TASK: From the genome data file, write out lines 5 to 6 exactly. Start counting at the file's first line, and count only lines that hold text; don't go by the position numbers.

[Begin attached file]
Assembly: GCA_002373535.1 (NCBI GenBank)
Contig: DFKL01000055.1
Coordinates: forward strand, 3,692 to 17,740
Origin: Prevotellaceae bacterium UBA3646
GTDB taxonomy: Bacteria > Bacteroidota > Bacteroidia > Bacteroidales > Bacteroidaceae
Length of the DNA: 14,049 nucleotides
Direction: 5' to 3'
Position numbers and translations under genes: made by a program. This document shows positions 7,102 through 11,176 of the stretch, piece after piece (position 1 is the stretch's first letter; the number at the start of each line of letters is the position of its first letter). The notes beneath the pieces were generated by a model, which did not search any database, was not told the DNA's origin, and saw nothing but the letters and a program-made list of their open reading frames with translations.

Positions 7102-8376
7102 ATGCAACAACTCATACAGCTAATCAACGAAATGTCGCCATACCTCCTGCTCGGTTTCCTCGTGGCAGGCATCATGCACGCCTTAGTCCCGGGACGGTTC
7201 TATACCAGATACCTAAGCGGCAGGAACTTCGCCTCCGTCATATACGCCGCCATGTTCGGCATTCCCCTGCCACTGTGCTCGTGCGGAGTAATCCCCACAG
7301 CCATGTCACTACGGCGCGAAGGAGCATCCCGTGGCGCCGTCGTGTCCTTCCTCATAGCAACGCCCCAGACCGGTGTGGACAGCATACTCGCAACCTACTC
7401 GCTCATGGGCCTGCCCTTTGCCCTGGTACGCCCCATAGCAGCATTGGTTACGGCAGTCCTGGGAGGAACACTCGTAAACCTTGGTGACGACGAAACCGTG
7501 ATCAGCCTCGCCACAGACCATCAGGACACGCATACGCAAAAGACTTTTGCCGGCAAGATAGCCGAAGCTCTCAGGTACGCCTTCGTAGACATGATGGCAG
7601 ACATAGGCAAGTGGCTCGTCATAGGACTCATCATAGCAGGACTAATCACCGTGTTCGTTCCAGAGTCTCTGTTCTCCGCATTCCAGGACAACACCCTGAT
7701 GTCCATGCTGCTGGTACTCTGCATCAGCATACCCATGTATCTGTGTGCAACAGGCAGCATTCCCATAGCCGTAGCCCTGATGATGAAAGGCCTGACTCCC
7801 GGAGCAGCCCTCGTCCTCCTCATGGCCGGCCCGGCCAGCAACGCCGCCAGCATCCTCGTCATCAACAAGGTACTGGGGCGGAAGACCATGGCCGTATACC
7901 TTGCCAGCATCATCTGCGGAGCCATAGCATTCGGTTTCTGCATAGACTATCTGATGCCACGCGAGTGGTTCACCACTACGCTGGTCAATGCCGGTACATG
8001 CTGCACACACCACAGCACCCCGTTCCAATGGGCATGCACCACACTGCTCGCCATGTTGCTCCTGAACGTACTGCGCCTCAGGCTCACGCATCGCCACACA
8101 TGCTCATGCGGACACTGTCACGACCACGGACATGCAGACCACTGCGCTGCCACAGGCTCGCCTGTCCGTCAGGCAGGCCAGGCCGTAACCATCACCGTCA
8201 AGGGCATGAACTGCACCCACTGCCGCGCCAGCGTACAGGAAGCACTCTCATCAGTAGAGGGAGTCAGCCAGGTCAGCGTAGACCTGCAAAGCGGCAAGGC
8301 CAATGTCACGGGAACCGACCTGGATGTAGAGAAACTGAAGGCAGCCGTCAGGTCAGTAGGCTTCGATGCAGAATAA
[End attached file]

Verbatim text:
GTDB taxonomy: Bacteria > Bacteroidota > Bacteroidia > Bacteroidales > Bacteroidaceae
Length of the DNA: 14,049 nucleotides